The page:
228 Pendleton RoadFarmhouse Exterior, Atlanta
Richard Leo Johnson
What Houzz contributors are saying:
19. Atlanta. A traditional granny unit with country-cottage charm will never go out of style.
Your turn: Do you live in 1,000 square feet or less? Please share a photo in the Comments and tell us why your house works for you. MoreLesson From Paris: Her Must-Haves for Living in 400 Square FeetRead about great small homes and the creative people who live in them
A Smaller Share of New Homes Sold Are SmallOn the flip side, a smaller share of the new homes selling are 1,400 square feet or less. In 2005, 9 percent of new homes sold were 1,400 square feet or smaller. In 2015, 4 percent of new homes sold were that size.To look at it another way, in 2015, nearly three times as many extra-large new homes (11 percent) sold compared with small ones (4 percent).Note: More homes sold in 2005 overall, so the number of large homes sold that year was greater (about 90,000) than in 2015 (about 55,000).
The word “comp” is short for “comparable sale.” Basically, you’re looking to see what similar homes in your area have recently sold for, and you’ll use those numbers to figure out approximately what you should expect to spend. But how should you compare homes? And where do you find accurate selling prices? “If you’re buying a home, it’s nice to know what else has sold in the neighborhood and for how much, so that a buyer feels reassured they’re not overpaying,” says Cassie Daughtrey, an agent with Realogics Sotheby’s International Realty in Seattle.But determining which homes actually represent comparable sales is a subject of hot debate, even among seasoned real estate pros. Brendon DeSimone, author of Next Generation Real Estate: New Rules for Smarter Home Buying & Faster Selling, says it all boils down to three general factors: number of bedrooms and bathrooms, square footage and location. Ideally, you want to compare homes where the square footage varies by only about 10 percent, and that are in the same neighborhood or school district.And then there’s the issue of the timing of each sale, as prices tend to vary not only from year to year, but from season to season.“You’re looking at homes that have sold within the last six months — even the last three months would be ideal,” says DeSimone. “Even more ideally, you’ll look at pending sales, because those have been negotiated most recently.”Comparable sales are also a key tool for determining whether you can realistically afford a house of a certain size in a certain neighborhood.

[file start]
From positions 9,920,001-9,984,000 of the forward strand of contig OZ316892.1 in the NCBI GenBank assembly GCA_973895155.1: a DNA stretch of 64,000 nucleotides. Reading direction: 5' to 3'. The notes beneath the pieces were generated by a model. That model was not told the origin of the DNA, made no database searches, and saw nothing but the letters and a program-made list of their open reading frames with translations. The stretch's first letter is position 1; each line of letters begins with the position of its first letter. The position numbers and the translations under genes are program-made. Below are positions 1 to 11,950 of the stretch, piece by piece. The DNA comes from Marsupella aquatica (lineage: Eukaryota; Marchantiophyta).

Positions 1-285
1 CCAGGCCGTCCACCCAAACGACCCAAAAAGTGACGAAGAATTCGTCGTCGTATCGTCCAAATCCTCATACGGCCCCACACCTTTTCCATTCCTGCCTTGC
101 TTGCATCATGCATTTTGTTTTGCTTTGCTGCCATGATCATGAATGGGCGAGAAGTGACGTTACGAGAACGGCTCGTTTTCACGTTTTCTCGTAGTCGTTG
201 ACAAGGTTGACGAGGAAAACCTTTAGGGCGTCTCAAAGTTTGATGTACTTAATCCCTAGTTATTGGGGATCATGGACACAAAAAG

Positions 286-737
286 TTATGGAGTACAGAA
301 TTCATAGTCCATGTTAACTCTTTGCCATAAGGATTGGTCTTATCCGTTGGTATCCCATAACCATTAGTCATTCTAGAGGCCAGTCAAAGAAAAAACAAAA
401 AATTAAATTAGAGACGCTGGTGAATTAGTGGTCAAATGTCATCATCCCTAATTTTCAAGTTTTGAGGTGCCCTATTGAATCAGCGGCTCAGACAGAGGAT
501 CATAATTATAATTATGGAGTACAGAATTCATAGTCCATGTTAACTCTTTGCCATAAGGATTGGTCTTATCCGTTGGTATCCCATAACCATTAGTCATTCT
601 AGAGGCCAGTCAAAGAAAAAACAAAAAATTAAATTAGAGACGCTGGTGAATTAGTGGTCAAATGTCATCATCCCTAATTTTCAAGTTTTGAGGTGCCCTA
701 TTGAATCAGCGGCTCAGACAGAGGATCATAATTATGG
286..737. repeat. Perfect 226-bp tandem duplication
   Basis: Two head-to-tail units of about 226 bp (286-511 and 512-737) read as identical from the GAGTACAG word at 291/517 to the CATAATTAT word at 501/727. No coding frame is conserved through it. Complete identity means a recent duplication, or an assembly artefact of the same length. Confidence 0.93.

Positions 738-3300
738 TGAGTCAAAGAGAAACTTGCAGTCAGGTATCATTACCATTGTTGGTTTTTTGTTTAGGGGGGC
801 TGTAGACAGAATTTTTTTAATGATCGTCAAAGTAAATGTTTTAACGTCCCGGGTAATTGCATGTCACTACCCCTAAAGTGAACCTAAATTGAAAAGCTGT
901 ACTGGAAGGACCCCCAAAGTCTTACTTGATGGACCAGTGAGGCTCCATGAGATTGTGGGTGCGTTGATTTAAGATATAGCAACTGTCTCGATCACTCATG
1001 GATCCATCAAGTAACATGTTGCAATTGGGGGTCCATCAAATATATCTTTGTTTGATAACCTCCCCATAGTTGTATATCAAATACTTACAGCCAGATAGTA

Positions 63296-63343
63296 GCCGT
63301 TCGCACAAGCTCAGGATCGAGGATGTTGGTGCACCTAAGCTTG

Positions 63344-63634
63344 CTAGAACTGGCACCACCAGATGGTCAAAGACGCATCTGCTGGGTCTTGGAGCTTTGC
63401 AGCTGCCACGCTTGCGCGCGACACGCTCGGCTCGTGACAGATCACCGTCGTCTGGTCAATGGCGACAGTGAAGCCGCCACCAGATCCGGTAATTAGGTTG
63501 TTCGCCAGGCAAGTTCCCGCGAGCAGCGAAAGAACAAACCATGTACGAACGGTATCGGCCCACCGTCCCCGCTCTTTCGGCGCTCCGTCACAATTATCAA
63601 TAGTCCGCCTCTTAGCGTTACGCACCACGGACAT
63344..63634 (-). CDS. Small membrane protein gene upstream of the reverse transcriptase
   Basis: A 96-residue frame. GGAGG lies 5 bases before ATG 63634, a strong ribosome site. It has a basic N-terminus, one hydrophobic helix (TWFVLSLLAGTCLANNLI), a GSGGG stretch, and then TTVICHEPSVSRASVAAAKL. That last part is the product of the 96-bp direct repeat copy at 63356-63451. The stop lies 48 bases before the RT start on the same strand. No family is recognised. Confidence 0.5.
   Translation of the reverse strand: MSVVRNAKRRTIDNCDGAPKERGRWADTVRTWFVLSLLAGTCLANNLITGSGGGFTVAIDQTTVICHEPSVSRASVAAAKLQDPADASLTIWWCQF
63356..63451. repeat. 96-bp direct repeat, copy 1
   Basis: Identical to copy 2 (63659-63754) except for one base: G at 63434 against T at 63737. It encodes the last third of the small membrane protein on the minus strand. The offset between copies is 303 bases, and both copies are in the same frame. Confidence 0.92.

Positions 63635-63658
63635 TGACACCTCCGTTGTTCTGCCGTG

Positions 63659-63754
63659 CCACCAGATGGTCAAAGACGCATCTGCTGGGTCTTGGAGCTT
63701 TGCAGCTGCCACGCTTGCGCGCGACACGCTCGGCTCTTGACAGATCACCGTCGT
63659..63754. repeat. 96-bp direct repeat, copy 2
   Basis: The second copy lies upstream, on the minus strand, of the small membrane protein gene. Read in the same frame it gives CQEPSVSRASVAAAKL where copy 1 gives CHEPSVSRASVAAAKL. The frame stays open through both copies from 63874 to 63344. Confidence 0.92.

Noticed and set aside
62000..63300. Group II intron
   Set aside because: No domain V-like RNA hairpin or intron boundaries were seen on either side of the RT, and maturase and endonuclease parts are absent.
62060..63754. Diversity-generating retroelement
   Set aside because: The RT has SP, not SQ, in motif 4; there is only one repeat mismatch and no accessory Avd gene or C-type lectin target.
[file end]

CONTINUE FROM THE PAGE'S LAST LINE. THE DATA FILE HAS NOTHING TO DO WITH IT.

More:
First, cottages simply cost less. And we are talking about more than their purchase price. A smaller home will cost less to heat, cool, furnish and decorate.Note: Although we are talking about the adorable structures commonly referred to as cottages, these benefits apply to any small home — in my definition, a single-family residence around 1,200 square feet.
You’re right — it’s the rocking chairs, which suggest a more leisurely pace, a less frenetic lifestyle, a neighborly attitude. The essence of a cottage — like comfort food — is that it nourishes and feeds the soul.